Ladysmith Secondary School band takes class outside to mark the end of academic quarter

The band took advantage of a sunny January day to play outside

Jessica Lowry created a series of videos to engage Ladysmith Intermediate School students in mindfulness. (Submitted photo)
Ladysmith Intermediate teams up with local artist to introduce students to mindfulness

Ladysmith artist Jessica Lowry created a series of 36 videos to help students practice mindfulness

Luke Marston works on the seawolf mask for Canucks goalie Braden Holtby. (Mike Wavrecan photo)
Stz’uminus artist Luke Marston designs new mask for Canucks goalie

The mask features artwork inspired by the Coast Salish legend of the sea wolf

Scott Saywell, Nanaimo Ladysmith Public Schools’ superintendent and CEO, has seen his contract renewed for four years, the district announced Wednesday. (SD68 YouTube screenshot)
Ladysmith school district renews superintendent’s contract for four years

‘Singing superintendent’ Scott Saywell under contract through 2024-25 school year

Emergency services were on scene at 1st Avenue and Warren Street after a skateboarder was struck by a vehicle. (Submitted photo)
Skateboarder ‘bumped’ by vehicle on 1st Avenue

Emergency services personnel say the skateboarder is uninjured

Syringe is prepared with one of B.C.’s first vials of Pfizer vaccine to prevent COVID-19, Victoria, Dec. 22, 2020. (B.C. government)
B.C.’s COVID-19 caseload stays steady with 465 more Tuesday

No new outbreaks in health care facilities, 12 more deaths

Inspection of bridge crossing on a B.C. forest service road. (B.C. Forest Practices Board)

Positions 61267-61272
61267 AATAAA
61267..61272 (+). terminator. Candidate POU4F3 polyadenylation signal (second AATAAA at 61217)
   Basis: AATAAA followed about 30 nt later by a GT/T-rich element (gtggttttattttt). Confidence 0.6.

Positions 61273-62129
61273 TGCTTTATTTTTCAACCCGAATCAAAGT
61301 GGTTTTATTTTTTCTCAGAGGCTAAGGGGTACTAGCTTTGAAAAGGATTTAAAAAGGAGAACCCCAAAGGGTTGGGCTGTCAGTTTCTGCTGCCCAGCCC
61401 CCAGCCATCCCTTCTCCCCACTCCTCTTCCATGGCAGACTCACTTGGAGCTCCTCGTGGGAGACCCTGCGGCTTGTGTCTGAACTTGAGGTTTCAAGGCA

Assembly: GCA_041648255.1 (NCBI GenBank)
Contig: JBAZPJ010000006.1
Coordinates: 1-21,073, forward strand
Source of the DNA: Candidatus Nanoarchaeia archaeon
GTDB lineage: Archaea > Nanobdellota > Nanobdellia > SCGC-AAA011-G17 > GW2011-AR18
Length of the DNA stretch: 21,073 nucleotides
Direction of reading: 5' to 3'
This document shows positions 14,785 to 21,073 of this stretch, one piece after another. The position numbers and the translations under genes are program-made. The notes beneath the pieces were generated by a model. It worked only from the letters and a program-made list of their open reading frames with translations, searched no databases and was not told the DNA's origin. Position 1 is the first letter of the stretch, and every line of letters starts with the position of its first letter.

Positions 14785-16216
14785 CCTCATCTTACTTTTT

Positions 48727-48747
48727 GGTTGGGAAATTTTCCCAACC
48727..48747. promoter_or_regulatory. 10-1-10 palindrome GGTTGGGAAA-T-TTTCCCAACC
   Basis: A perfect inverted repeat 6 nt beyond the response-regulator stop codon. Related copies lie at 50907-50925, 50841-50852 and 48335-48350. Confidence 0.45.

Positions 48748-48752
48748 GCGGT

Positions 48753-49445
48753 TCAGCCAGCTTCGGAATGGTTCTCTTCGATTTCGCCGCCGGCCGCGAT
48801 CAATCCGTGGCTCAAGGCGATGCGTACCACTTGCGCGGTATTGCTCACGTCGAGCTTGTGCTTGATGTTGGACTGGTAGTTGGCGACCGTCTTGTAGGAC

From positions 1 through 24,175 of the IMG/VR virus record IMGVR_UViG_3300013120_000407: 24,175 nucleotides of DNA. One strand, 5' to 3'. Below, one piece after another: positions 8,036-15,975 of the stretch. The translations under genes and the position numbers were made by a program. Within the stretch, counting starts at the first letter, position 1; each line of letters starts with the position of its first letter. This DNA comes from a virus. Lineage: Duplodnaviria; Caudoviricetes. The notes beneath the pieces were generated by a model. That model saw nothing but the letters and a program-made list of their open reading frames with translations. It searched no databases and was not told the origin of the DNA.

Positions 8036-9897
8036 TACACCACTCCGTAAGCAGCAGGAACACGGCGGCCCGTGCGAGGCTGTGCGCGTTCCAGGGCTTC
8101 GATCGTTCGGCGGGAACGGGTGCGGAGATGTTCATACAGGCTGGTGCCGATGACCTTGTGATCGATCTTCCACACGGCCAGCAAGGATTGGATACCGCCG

B.C. falling behind in maintenance of forest service roads

Auditor finds nearly half of bridges overdue for repair

An Atlantic salmon is seen during a Department of Fisheries and Oceans fish health audit at a fish farm near Campbell River, B.C. in 2018. Mowi Canada has applied to the Federal Court of Canada for a judicial review of the decision by Fisheries Minister Bernadette Jordan to phase out salmon farming in the Discovery Islands by June, 2022. (Canadian Press/Jonathan Hayward photo)
Major B.C. salmon farm seeks court intervention in Discovery Islands ban

Fisheries minister is phasing out operations in the area by June 2022

(Black Press Media files)
Woman steals bottles of wine after brandishing stun baton in New Westminster

Police say the female suspect was wearing a beige trench coat with fur lining

Toronto’s Mass Vaccination Clinic is shown on Sunday January 17, 2021. THE CANADIAN PRESS/Frank Gunn
Canadian malls, conference centres, hotels offer up space for COVID vaccination centres

Commercial real estate association REALPAC said that a similar initiative was seeing success in the U.K.

Kamala Harris and Joe Biden are sworn into office on Wednesday, Jan. 20, 2021, at the U.S. Capitol in Washington, D.C. (Saul Loeb/Pool Photo via AP)
Joe Biden has been sworn in as the 46th president of the United States

About 25,000 National Guard members have been dispatched to Washington

The objectives of the Vancouver Island Down Syndrome Society include peer support for parents and caregivers, as well as developing support services, projects, educational and employment opportunities for people with Down Syndrome. Photo supplied.
Vancouver Island Down Syndrome Society offers support for families in the community

New non-profit seeking directors in cities across Vancouver Island

A memorial for the fatal bus crash involving the Humboldt Broncos hockey team at the intersection of Highways 35 and 335 near Tisdale, Tuesday, October 27, 2020. THE CANADIAN PRESS/Liam Richards
‘End of the road:’ Truck driver in Humboldt Broncos crash awaits deportation decision

Sidhu was sentenced almost two years ago to eight years after pleading guilty to dangerous driving

Stand up paddleboarder Christie Jamieson is humbled to her knees as a pod of transient orcas put on a dramatic show on Jan. 19 in the Ucluelet Harbour. (Nora O’Malley photo)
UPDATED WITH VIDEO: Vancouver Island paddle boarder surrounded by pod of orcas

“My whole body is still shaking. I don’t even know what to do with this energy.”

Most Read